COLORADO (CBSDFW.COM) – A couple dubbed the “serial squatters” is racking up more evictions, this time in Colorado. Consumer Justice first reported on William and Heather Schwab in October 2017, after being contacted by several former landlords. Court records show at least 20 evictions for the Schwabs dating back more than a decade. They owe tens of thousands of dollars to families across North Texas.

Now landlords in Colorado say they, too, are victims of the Schwabs. Debra Kuzemchak met “Heather Ruybal” in November 2017. “She was a Texas girl, a good ol’ girl. She had a nice, slow drawl. She spoke well; she was eloquent.” Heather told the realtor her husband was an “older man” named Larry.

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The couple brought along three boys and a dog. “They were in a hurry to move,” said Kuzemchak. “She’d moved her family up here to help her grandmother, her father and her aunt.” She says Heather loved the home in Broomfield and offered to help update the interior by painting the kitchen cabinets. Their credit history checked out, and the couple signed a two-year lease for $2,350 a month. “At the lease-signing — first time I ever did this — I took a check,” said Kuzemchak. Kuzemchak says she immediately left the home and went straight to the bank, where she was told the account the check was written on was closed. “And that’s when it all started.”

Kuzemchak says the couple gave her excuse after excuse. “It was every story that you’ve ever heard about somebody not being able to pay rent.” She started the eviction process in January. The Schwabs stayed until mid-February. “They moved just before the sheriff had to show up.” Kuzemchak says the family left behind dozens of boxes and piles of trash. The newly-installed carpet was covered in cat urine; the home reeked of cigarette smoke. And the cabinets that Heather had promised to paint were left looking more random than rustic.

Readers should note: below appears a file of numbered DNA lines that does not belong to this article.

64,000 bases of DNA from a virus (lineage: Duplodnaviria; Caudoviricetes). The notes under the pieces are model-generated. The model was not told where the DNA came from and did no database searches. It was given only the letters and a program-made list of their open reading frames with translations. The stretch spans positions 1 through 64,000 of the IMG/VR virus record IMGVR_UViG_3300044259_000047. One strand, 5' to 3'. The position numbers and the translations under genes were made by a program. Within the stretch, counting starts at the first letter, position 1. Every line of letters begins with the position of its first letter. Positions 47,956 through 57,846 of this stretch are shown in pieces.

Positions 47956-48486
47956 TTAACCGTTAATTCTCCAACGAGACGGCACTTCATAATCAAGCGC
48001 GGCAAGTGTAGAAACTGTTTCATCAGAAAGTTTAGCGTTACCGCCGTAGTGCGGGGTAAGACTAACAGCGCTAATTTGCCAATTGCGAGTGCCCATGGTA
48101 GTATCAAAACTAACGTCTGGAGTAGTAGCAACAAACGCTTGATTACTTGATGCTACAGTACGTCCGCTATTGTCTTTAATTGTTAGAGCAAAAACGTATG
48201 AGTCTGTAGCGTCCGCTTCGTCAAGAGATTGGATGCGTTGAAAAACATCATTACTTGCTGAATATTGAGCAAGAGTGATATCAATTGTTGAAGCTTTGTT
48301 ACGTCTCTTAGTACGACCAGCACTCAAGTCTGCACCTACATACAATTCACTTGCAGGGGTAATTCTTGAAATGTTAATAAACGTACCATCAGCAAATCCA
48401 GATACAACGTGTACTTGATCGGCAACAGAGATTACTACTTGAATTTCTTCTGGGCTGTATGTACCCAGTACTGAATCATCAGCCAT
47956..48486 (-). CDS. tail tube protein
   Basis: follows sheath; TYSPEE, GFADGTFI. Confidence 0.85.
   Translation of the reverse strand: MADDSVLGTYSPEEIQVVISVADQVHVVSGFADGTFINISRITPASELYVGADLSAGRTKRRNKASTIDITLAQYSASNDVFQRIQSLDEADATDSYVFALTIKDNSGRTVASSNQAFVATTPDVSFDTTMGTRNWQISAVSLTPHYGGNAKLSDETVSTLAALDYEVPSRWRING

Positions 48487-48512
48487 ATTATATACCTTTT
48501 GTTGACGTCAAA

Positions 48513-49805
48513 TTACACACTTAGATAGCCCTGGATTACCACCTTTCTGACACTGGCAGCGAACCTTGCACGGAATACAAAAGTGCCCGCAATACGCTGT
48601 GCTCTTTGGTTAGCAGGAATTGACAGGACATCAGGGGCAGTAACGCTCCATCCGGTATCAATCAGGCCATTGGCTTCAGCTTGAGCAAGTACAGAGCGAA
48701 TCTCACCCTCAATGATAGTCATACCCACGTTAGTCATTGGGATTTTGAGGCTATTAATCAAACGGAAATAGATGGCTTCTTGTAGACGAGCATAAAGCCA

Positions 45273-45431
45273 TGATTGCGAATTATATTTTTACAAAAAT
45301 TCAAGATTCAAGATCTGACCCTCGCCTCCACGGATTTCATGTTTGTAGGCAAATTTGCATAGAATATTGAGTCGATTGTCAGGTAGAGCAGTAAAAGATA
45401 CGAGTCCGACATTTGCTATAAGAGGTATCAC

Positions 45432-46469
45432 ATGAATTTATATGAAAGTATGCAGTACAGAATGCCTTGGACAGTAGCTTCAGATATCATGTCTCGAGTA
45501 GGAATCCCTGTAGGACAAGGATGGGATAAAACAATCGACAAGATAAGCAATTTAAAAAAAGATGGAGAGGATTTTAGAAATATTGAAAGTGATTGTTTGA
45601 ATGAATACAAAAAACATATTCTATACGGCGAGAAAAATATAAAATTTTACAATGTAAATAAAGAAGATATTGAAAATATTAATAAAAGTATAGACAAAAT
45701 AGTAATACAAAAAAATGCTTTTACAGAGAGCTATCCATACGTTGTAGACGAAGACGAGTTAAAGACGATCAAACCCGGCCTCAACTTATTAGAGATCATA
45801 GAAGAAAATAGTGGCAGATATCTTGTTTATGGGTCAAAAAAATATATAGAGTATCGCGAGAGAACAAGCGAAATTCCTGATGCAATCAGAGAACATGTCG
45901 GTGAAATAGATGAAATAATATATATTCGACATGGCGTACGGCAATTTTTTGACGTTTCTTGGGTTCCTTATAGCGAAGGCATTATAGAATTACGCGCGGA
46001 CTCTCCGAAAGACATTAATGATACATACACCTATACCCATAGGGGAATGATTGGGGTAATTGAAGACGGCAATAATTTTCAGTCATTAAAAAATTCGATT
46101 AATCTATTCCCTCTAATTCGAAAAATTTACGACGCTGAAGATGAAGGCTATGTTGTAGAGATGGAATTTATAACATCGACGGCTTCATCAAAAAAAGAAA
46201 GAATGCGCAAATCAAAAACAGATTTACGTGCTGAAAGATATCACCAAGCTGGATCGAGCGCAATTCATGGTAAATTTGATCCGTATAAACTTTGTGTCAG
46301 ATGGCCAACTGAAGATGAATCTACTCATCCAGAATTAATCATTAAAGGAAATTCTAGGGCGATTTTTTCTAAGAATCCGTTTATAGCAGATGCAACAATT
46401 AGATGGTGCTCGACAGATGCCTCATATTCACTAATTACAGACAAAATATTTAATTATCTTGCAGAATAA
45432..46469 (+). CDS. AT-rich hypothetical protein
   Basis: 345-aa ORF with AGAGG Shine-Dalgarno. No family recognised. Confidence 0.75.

The promise of a rustic finish looks more random and cheap on these kitchen cabinets.

It was only after the eviction that Kuzemchak discovered who the Schwabs really were. “I’ve since learned that [Larry] is Heather’s father… so she used his name and social security number on the application.” When reached by Consumer Justice, the father said he had no idea his information was being used that way and wanted nothing to do with the situation.

The Schwabs moved into a home in nearby Thornton just after Valentine’s Day. The landlord says they paid the pro-rated rent for February in cash; the check for March bounced. That’s when the landlord did an online search and contacted Consumer Justice.

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In April, police in Thornton arrested Heather on a nationwide warrant as a “fugitive of justice.” The paperwork from Denton County showed she was wanted for felony theft of property, and was to be held on no bond until she could be extradited to Texas.

Heather Schwab was a wanted person in Texas. (credit: Denton County Jail)

But during her first court hearing, Heather’s public defender told the judge “this is a miscommunication,” and that Heather had a “stable home” in Colorado. The judge agreed to grant her $1,500 bond. She was released that day. (Read the full transcript below.)

Two weeks later, Thornton police arrested Schwab as she appeared for her next extradition hearing. She’s now charged with felony theft there, in connection to her eviction from Kuzemchak’s rental home. A judge set Schwab’s bond at $50,000.


Consumer Justice also learned that the Schwabs’ business is under investigation in New York. Heather is the registered agent for Rocky Mountain Credit Management and Wolf A/R Management and Recovery. According to clients, the couple cold-calls businesses, offering to collect on old debts. At least two clients say the Schwabs recovered money, then kept it. The owner of a New York trucking company says she’s out $19,000. New York State Police say a second business has reported a loss of $6,700. Police are now investigating for “several counts” of grand larceny.

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As for Debra Kuzemchak, she’s just glad to have the Schwabs out of her life. “I like to think that I’m a fairly good judge of character,” she said. “But I was completely off the mark here.”